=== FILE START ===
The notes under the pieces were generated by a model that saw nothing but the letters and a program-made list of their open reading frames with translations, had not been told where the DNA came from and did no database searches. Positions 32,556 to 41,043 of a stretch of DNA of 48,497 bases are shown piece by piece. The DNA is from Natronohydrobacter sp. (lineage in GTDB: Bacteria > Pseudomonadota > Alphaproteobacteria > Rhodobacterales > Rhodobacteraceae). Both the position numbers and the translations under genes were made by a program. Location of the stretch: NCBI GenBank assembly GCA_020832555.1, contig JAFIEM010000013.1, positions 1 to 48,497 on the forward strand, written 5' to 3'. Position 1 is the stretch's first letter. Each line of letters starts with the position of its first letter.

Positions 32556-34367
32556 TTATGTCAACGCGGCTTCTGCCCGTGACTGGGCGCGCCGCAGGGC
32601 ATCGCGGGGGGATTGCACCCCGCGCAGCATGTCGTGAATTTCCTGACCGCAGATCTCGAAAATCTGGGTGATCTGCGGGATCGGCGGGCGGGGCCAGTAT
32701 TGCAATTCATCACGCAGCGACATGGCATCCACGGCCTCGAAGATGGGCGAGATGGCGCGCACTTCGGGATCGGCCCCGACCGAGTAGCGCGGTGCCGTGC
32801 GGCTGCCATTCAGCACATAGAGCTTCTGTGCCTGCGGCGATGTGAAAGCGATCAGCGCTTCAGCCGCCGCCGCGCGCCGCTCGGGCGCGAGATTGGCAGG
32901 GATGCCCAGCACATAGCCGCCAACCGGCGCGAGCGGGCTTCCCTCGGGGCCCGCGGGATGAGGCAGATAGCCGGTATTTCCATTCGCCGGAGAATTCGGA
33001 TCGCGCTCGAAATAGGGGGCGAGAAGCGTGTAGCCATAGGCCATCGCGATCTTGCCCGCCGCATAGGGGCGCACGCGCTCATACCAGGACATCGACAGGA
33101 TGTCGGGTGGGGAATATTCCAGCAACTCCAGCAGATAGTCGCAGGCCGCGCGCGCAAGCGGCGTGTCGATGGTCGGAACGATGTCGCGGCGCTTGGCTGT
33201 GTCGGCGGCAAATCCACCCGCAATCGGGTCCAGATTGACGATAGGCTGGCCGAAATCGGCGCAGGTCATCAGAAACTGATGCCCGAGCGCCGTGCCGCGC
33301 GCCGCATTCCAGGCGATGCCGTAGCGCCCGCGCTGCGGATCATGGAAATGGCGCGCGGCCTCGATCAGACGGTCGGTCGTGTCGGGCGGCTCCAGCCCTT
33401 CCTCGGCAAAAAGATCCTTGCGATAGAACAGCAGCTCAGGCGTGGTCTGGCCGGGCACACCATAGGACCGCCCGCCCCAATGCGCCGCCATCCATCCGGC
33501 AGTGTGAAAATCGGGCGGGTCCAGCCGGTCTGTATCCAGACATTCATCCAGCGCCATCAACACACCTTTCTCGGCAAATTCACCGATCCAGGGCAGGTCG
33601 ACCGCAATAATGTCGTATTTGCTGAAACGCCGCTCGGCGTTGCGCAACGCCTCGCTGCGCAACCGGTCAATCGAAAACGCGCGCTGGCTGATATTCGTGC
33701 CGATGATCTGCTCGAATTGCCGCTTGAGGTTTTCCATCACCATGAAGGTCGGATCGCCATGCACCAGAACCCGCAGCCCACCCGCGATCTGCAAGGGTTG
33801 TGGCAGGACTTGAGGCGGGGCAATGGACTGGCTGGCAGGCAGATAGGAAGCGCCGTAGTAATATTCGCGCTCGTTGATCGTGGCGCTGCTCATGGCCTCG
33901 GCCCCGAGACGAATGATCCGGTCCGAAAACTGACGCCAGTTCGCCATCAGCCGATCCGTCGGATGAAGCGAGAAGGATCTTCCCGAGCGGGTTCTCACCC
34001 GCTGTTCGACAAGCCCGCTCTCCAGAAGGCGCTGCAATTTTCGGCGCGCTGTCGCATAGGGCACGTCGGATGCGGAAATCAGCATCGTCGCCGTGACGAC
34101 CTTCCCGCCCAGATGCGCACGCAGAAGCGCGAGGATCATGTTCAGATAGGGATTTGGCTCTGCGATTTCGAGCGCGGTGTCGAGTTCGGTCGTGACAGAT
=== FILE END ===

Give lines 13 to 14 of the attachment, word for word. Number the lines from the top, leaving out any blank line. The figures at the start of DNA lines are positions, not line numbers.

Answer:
33501 AGTGTGAAAATCGGGCGGGTCCAGCCGGTCTGTATCCAGACATTCATCCAGCGCCATCAACACACCTTTCTCGGCAAATTCACCGATCCAGGGCAGGTCG
33601 ACCGCAATAATGTCGTATTTGCTGAAACGCCGCTCGGCGTTGCGCAACGCCTCGCTGCGCAACCGGTCAATCGAAAACGCGCGCTGGCTGATATTCGTGC